Wedding planner Katrina Otter has had a lot of her weddings postponed to 2021.
“These days, weddings involve so much more than just a legally binding ceremony; they’re a celebration of friendship and families, and this is something that the current guidelines don’t allow.” While many of her clients remain “optimistic” about their weddings next year, she said that whether future ceremonies will be able to operate at full capacity remains uncertain.
Another popular option is to press on with a small ceremony with a handful of guests this year, and postpone the big celebration until we can party properly again
Some might opt to have a small ceremony in the summer, with a handful of guests, and postpone the big party to next year. “I can see an increase in couples having a simple ceremony this year when allowed for just them, the registrar and witnesses,” says Chapman. “And in 2021 they will plan a larger wedding for all their guests but opting for a celebrant ceremony.”
Will my wedding next year be OK?
It’s all a matter of “speculation”, Otter says, and the situation could change so rapidly. “At this present time, no, I do not see 2021 being an issue,” she explains, “but have this conversation with me in two weeks’ time and I might be saying something totally different.” From the rate of increase, as outlined below, it’s easy to understand Otter’s uncertainty.
If you do postpone your wedding to next year, you might face another challenge: finding an available date. Given that most weddings this year will be postponed to 2021, on top of the weddings that were already planned to go ahead next year, suppliers and venues might have limited dates available. As such, a lot of couple are having mid-week weddings, according to Otter, “so they can keep their suppliers”.
She tells me that one couple wanted to move their wedding, which was supposed to take place this September, to any Saturday between the beginning of April and end of October 2021. There was only one date that the suppliers could do.
When restrictions are lifted, what might the weddings look like?
Wedding planner Matthew Oliver, who specialises in international weddings, says weddings will “absolutely” have to adapt in the future.
“I feel like we will need have to look at bigger venue options,” he says. “For instance, if you’re working with a couple that are inviting 150 guests, instead of looking for venues that hold exactly 150 people, we’re going to have to look for venue options that are larger.”
This would be to allow guests to socially distance – which, he thinks, will still be our mentality after lockdown is over. “After this whole situation is finished, people are still going to have that in their way of life – of ‘I don’t want to be close to you,’” he says, adding that venues and suppliers might be more “protective” about their contact with guests.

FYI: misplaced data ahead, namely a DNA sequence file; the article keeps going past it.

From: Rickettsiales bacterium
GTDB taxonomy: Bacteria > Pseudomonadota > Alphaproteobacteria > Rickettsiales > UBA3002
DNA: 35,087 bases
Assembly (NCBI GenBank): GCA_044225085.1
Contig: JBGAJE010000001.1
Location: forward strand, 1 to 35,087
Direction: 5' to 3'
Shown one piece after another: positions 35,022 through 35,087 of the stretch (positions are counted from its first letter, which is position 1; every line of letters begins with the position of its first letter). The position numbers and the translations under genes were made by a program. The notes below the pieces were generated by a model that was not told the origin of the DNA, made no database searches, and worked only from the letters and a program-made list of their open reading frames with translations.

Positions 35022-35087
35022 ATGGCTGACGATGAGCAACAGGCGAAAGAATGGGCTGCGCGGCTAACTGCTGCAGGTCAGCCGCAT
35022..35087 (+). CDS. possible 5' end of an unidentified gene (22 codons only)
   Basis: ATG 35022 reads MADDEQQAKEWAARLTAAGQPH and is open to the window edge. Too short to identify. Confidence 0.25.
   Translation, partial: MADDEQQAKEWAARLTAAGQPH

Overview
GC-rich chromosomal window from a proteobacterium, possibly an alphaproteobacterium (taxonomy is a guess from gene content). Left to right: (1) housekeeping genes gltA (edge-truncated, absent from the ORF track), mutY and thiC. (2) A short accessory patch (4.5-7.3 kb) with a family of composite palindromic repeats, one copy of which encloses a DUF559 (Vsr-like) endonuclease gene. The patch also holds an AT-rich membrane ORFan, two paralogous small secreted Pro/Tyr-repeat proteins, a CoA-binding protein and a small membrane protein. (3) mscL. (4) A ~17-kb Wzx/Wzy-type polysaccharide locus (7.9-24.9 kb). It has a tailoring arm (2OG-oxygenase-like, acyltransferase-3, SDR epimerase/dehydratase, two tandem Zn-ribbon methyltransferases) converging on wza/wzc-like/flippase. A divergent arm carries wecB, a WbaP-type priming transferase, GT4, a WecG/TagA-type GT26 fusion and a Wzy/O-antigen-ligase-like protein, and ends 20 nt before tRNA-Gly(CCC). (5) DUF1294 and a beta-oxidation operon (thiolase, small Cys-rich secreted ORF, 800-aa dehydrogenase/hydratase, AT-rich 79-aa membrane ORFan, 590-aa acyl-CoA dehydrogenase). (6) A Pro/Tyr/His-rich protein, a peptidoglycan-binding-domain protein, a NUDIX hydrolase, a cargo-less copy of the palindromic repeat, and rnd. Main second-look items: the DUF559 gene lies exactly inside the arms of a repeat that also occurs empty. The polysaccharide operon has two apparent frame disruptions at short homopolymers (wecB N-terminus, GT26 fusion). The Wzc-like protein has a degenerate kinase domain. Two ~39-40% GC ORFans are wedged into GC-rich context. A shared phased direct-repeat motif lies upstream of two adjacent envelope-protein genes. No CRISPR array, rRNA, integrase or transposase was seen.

Other wedding venues have also found creative solutions. Bijou Wedding Venues, which specialises in country house weddings, will use “airport quality” temperature reading cameras to test all staff and guest temperatures on arrival, and will live-stream the ceremony to different areas of the venue, so the mandatory witnesses can be present at the ceremony and the other guests can view it from a safe distance.
The wedding venues company also plans to replace buffet queues with table service, install marquees and gazebos to maximise time outdoors, and hold ceremonies outdoors where possible.
Otter does not see the need for such changes. “I think when we are allowed to get back to weddings as they used to be, weddings will go back to how they used to be,” she says, adding that “if social distancing rules are relaxed, things will very quickly get back to normal”.
Some couples might opt for “alternative” ceremonies on Zoom, even when the restrictions are lifted, but this won’t work for everyone. “It’s going to work for some couples,” Otter says. “It’s definitely not going to work for the majority.”
What about international weddings?
With severe restrictions on international travelas the country goes into lockdown, Oliver does not imagine there will be any international weddings this year because “people are scared”.
If weddings are able to go ahead in the coming months, he says they “might be smaller weddings, they might just be elopements”.
Most of his clients have postponed to next year, or cancelled altogether. Usually, he takes on between 15 to 20 weddings this year, but says next year he will have double the number due to the postponed weddings from this year.
He’s still getting new bookings for 2021, as “people are looking past this whole situation,” he says.
Have you postponed your wedding, are you worried about the new rules? Tell us in the comments section below
Source: The Telegraph Travels